Organ meats and gout present a conundrum. On the one hand, organ meats have a higher purine content, which can be problematic and trigger a gout attack for some people. On the other hand, the nutrients, minerals, and healthy fats in liver and organ meats can actually help prevent gout attacks. Some symptoms of gout exist without the crystals, leading many people to believe gout is more of a liver problem as well as more of a fructose (sugar) problem.

Inflammatory markers like C-reactive protein (CRP) and interleukin-6 (IL-6) are involved in inflammatory conditions and autoimmune diseases and have also been associated with gout flares and an increase in joint serum and fluid. [12] [13] Sugar also spikes inflammation.

Once again, it seems sugar and inflammation are bigger players triggering chronic disease. Foods high in purines like seafood, sardines, and grass-fed beef, are also high in anti-inflammatory omega-3 fatty acids, which could help counteract the problem of gout.

If you have any concerns about your diet or adding or removing a food from your diet, it’s always best to visit your doctor or healthcare practitioner. 

Best Ways to Include Liver in Your Diet

Liver is like marmite, you either love the flavor, or you hate it! Enjoy liver pan-fried with onions, mixed into meatballs or burgers, or however you like it! 

Try a keto liver recipe:

Liver and onions

Mixing your liver into a meaty dish like burgers with your favorite seasonings helps you disguise the flavor if it isn’t your favorite. Use a ratio of two portions of beef to one portion of liver. You can also soak liver in lemon juice or milk before cooking to reduce the strong flavor. 

Lamb, chicken, and calf liver have a milder taste than beef liver.

Steph Green is a content writer specializing in and passionate about healthcare, wellness, and nutrition. Steph has worked with marketing agencies, written medical books for doctors like ‘Untangling the Web of Dysfunction,’ and her poetry book ‘Words that Might Mean Something.’ In 2016, after four years of struggling with her own health problems and painful autoimmune disease, Steph developed a life-changing and extensive knowledge of keto, nutrition, and natural medicine. She continues on her healing journey and enjoys helping others along the way.



Fuhrman, J., Sarter, B., Glaser, D., & Acocella, S. (2010). Changing perceptions of hunger on a high nutrient density diet. BMC Nutrition Journal, DOI: 10.1186/1475-2891-9-51


Self Nutrition Data. Beef, Variety Meats and By-Products, Liver, Cooked, Pan-Fried, Nutrition Facts & Calories. https://nutritiondata.self.com/facts/beef-products/3470/2#ixzz7GIDiEWvj


National Institutes of Health Office of Dietary Supplements. Folate. Folate - Health Professional Fact Sheet (nih.gov)


National Institutes of Health Office of Dietary Supplements. Riboflavin. Riboflavin - Health Professional Fact Sheet (nih.gov)


National Institutes of Health Office of Dietary Supplements. Iron. Iron - Health Professional Fact Sheet (nih.gov)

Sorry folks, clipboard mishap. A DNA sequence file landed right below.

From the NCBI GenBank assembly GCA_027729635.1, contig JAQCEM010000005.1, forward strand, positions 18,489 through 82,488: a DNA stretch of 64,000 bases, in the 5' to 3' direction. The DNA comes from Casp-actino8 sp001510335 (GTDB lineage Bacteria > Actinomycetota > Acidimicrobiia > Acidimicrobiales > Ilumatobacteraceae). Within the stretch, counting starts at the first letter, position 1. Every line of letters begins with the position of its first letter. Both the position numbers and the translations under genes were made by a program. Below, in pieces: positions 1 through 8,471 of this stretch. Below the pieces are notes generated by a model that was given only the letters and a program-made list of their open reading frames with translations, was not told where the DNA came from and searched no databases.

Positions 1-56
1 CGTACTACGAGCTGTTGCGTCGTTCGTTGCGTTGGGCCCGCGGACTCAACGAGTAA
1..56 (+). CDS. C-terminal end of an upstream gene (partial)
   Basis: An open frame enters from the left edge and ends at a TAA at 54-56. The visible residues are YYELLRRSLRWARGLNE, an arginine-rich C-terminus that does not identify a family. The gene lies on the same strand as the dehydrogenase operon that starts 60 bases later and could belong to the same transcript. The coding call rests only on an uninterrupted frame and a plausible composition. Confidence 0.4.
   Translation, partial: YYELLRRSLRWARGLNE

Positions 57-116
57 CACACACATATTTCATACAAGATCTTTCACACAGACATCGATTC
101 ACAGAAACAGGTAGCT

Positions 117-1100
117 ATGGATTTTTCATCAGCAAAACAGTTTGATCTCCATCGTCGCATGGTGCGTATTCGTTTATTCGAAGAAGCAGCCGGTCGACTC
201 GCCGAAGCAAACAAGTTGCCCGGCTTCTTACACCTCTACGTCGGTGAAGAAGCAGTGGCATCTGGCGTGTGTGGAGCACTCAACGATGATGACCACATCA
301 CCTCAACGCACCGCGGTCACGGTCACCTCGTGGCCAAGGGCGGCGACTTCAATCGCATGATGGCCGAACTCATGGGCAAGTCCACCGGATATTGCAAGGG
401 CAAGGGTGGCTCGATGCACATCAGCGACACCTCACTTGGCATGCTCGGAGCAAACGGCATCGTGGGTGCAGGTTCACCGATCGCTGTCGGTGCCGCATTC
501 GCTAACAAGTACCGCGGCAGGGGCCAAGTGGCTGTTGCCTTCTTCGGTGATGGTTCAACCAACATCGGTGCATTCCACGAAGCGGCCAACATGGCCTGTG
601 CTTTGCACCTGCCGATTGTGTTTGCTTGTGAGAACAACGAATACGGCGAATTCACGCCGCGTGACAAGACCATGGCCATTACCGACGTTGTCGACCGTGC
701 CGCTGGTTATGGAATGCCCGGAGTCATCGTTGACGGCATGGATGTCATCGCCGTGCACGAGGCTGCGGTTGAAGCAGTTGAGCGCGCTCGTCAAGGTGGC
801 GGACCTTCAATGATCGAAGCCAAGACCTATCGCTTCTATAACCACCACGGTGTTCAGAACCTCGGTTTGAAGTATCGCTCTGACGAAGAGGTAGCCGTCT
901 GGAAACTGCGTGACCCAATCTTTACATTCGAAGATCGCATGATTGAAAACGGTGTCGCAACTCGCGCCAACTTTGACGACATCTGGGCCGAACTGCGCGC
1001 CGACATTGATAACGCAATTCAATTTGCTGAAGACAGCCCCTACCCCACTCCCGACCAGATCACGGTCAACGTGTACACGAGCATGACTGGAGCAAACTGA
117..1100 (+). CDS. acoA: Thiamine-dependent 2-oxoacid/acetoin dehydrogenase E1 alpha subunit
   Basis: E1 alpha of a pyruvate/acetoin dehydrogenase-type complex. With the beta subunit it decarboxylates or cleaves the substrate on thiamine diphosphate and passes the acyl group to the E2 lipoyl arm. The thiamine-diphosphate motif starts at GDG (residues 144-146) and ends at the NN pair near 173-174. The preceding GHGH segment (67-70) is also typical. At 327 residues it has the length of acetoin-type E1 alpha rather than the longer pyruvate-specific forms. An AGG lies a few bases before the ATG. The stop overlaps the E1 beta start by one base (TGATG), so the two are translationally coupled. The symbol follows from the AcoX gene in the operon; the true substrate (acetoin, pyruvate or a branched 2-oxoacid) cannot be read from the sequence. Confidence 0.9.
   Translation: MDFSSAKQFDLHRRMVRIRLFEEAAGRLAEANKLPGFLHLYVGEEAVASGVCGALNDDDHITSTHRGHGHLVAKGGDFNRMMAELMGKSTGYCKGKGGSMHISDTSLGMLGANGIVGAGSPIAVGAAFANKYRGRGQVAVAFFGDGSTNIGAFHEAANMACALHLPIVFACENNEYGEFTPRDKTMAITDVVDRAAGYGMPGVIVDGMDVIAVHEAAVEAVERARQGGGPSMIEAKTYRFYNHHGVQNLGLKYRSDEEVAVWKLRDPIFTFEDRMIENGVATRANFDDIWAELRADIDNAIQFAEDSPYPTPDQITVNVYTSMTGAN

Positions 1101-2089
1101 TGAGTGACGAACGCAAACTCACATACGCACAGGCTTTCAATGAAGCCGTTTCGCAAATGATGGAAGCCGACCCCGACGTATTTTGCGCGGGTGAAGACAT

West, A. R., & Oates, P. S. (2008). Mechanisms of heme iron absorption: Current questions and controversies. 14(26). 4101-4110. DOI: 10.3748/wjg.14.4101


Oregon State University. Copper. Copper | Linus Pauling Institute | Oregon State University


Fernandez, M. L. (2012). Rethinking dietary cholesterol. Curr Opin Clin Nutr Metab Care, 15(2), 117-21. DOI: 10.1097/MCO.0b013e32834d2259


Jones, P. J., Pappu, A. S., Hatcher, L., Li, Z. C., Illingworth, D. R., & Connor, W. E. (1996). Dietary cholesterol feeding suppresses human cholesterol synthesis measured by deuterium incorporation and urinary mevalonic acid levels. Arterioscler Thromb Vasc Biol, 16(10), 1222-8. DOI: 10.1161/01.atv.16.10.1222


Rothman, K. J., Moore, L. L., Singer, M. R., Nguyen, U. S., Mannino, S., & Milunsky, A. (1995). Teratogenicity of high vitamin A intake. N Engl J Med, DOI: 10.1056/NEJM199511233332101


Chen, L. X., & Schumacher, H. R. (2008). Gout: An evidence-based review. J Clin Rheumatol, DOI: 10.1097/RHU.0b013e3181896921


Richette, P., Bardin, T. (2012). Purine-rich foods: An innocent bystander of gout attacks? Annals of the Rheumatic Diseases. http://dx.doi.org/10.1136/annrheumdis-2012-201838


Urano, W., Yamanaka, H., Tsutani, H., Nakajima, H., Matsuda, Y., Taniguchi, A., Hara, M., & Kamatani, N. (2002). The inflammatory process in the mechanism of decreased serum uric acid concentrations during acute gouty arthritis. Journal of Rheumatology, 29(9), 1950-1953.

Leave a Comment

Your email address will not be published. Required fields are marked *

As a Member, you get instant access to personalized meal plans, exclusive videos & articles, discounts, a 1 on 1 Coaching Session, and so much more. As a member, you join our mission of empowering 1,000,000 people to positively change their lives throughout the world. Get started today.


A Great Deal
$ 19
99 /month
  • 7-Day Free Trial
  • Cancel Anytime


3 Months Free
$ 179
  • 3 Months Free
  • Cancel Anytime


Membership for Life
$ 349
  • Lifetime Access
  • Limited Availability